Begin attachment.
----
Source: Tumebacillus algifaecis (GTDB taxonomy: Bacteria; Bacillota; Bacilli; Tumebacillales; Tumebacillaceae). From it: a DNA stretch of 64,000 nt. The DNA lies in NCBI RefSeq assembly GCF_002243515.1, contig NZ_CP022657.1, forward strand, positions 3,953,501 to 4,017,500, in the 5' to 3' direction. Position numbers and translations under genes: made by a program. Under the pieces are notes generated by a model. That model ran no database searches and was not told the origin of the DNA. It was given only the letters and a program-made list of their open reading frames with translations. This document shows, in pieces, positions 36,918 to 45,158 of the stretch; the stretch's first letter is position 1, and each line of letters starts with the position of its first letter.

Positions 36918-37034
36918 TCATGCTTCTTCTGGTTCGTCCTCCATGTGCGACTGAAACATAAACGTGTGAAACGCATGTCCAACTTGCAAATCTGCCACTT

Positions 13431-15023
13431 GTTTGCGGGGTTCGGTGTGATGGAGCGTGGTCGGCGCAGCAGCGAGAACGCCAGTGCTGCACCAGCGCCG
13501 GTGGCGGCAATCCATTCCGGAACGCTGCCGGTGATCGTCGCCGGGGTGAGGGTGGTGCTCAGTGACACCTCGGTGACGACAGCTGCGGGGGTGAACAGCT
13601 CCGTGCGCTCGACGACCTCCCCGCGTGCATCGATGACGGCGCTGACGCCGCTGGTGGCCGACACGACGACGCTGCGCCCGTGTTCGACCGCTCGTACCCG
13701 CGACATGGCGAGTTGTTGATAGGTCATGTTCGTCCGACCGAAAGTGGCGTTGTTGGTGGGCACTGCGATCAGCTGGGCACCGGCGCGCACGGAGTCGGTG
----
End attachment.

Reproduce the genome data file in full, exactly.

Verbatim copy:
Source: Tumebacillus algifaecis (GTDB taxonomy: Bacteria; Bacillota; Bacilli; Tumebacillales; Tumebacillaceae). From it: a DNA stretch of 64,000 nt. The DNA lies in NCBI RefSeq assembly GCF_002243515.1, contig NZ_CP022657.1, forward strand, positions 3,953,501 to 4,017,500, in the 5' to 3' direction. Position numbers and translations under genes: made by a program. Under the pieces are notes generated by a model. That model ran no database searches and was not told the origin of the DNA. It was given only the letters and a program-made list of their open reading frames with translations. This document shows, in pieces, positions 36,918 to 45,158 of the stretch; the stretch's first letter is position 1, and each line of letters starts with the position of its first letter.

Positions 36918-37034
36918 TCATGCTTCTTCTGGTTCGTCCTCCATGTGCGACTGAAACATAAACGTGTGAAACGCATGTCCAACTTGCAAATCTGCCACTT

Positions 13431-15023
13431 GTTTGCGGGGTTCGGTGTGATGGAGCGTGGTCGGCGCAGCAGCGAGAACGCCAGTGCTGCACCAGCGCCG
13501 GTGGCGGCAATCCATTCCGGAACGCTGCCGGTGATCGTCGCCGGGGTGAGGGTGGTGCTCAGTGACACCTCGGTGACGACAGCTGCGGGGGTGAACAGCT
13601 CCGTGCGCTCGACGACCTCCCCGCGTGCATCGATGACGGCGCTGACGCCGCTGGTGGCCGACACGACGACGCTGCGCCCGTGTTCGACCGCTCGTACCCG
13701 CGACATGGCGAGTTGTTGATAGGTCATGTTCGTCCGACCGAAAGTGGCGTTGTTGGTGGGCACTGCGATCAGCTGGGCACCGGCGCGCACGGAGTCGGTG